Jockey Michael Rodd guides Natural Destiny past the winning post to score a comfortable win in the Healy Stakes at Eagle Farm o
Jockey Michael Rodd guides Natural Destiny past the winning post to score a comfortable win in the Healy Stakes at Eagle Farm o

Colt is a natural and destined for stardom


BRISBANE (AAP): Boom Coffs Harbour colt Natural Destiny confirmed his potential as one of Australia's next sprinting stars when he posted a blistering win in the Group Three Healy Stakes (1200m) at Eagle Farm on Saturday.

Natural Destiny arrived in Brisbane last week with a huge reputation and the Naturalism colt justified that wrap when he unleashed a devastating sprint in the straight which left his rivals floundering.

Perfectly ridden by leading Queensland jockey Michael Rodd, Natural Destiny ($4.20) proved too nippy for highly-rated Grafton sprinter Starlactic ($2.80 fav) and the winning margin of 2-1/4 lengths could have been extended had Rodd wished. Consistent Eagle Farm sprinter Black Ink ($3.80) ran his usual honest race to finish a further 1-1/4 lengths back in third.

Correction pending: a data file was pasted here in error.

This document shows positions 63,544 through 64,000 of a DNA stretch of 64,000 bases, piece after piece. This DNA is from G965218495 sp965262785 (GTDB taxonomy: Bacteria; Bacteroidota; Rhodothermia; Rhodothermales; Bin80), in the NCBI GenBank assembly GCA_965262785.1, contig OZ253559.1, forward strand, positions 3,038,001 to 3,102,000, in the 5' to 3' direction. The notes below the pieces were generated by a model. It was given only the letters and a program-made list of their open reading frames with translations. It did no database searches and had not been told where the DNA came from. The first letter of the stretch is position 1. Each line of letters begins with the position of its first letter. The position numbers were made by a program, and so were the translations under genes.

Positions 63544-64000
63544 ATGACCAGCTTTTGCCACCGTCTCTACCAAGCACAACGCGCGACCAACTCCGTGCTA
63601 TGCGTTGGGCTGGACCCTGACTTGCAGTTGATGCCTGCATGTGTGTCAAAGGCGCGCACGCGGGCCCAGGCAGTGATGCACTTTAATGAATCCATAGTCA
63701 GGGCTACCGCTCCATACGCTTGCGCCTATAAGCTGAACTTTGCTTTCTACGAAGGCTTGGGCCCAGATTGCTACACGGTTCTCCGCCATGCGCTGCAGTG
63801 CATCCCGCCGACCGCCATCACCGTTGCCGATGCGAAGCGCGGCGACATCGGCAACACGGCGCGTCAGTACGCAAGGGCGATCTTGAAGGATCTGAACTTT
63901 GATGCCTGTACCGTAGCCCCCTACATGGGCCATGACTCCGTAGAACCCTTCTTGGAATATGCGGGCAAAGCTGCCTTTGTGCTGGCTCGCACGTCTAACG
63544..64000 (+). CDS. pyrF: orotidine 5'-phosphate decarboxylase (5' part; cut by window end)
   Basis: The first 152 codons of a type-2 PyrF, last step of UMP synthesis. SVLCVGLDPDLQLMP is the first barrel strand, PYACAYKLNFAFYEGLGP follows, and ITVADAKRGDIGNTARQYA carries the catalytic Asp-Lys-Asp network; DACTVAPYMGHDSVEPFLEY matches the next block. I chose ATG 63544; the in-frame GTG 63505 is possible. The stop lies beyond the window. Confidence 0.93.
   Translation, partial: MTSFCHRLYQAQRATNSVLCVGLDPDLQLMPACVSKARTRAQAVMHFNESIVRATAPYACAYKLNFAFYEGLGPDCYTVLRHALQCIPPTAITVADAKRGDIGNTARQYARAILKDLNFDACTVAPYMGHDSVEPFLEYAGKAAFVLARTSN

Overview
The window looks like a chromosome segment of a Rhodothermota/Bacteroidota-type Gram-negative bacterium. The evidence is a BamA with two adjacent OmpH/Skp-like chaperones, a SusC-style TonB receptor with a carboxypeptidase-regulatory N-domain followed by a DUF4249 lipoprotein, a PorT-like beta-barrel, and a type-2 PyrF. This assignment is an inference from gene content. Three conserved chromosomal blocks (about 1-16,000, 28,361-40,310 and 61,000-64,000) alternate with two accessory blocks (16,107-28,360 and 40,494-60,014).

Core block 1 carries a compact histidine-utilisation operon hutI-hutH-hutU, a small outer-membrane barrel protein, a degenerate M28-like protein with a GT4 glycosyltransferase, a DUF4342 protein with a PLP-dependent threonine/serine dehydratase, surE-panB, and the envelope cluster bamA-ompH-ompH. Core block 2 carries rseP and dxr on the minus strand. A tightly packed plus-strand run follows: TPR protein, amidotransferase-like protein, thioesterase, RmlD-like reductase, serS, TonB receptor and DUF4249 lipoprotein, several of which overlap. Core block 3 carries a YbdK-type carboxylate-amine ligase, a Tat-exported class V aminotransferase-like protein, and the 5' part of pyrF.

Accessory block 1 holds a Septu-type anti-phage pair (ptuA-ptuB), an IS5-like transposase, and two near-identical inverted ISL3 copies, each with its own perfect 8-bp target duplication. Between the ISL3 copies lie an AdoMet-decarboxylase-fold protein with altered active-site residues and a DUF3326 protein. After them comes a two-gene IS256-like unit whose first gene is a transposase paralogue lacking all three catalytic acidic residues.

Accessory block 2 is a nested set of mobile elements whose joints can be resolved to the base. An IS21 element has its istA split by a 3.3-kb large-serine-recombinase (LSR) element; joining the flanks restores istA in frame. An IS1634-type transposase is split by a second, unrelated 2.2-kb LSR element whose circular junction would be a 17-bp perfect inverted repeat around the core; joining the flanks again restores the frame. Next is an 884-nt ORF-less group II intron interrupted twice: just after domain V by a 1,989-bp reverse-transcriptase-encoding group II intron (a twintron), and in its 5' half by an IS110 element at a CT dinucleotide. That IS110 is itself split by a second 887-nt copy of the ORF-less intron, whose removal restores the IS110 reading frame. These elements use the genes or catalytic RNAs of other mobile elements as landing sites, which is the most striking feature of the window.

Astute Coffs Harbour trainer Gordon Yorke said he had used the Healy as a guide to Natural Destiny's full potential and confirmed the three-year-old would be aimed towards the feature Melbourne spring carnival sprints.

"We came here today to let this race show us if he was up to the next level and he passed with flying colours," Yorke said on Saturday.

"If he had got beaten there would have been no point thinking about the spring.

"But he confirmed everything I thought he was, so I'll spell him now and get him ready for the spring."

Rodd was full of praise for Natural Destiny and said he thought the horse had plenty of scope for improvement.

"He was ultra-impressive but he's got no idea what's it's all about out there," Rodd said.

"He wanted to lay in early but as soon as he got around the corner and I put one around his backside he straightened up.

"Then he wanted to lay out up the straight."

Rodd refused to draw comparisons between Natural Destiny and former brilliant Queensland sprinting mare Regimental Gal on whom he won the Magic Millions in 2003.

"They're two different horses, Regimental Gal was more precocious and I've got no doubt this horse will get further," Rodd said.

Starlactic was chasing his sixth consecutive win and the ungainly Grafton sprinter lost no admirers with his game defeat.

Trainer Wayne Lawson confirmed he would still aim the horse toward the Ramornie Handicap on his home track next month.



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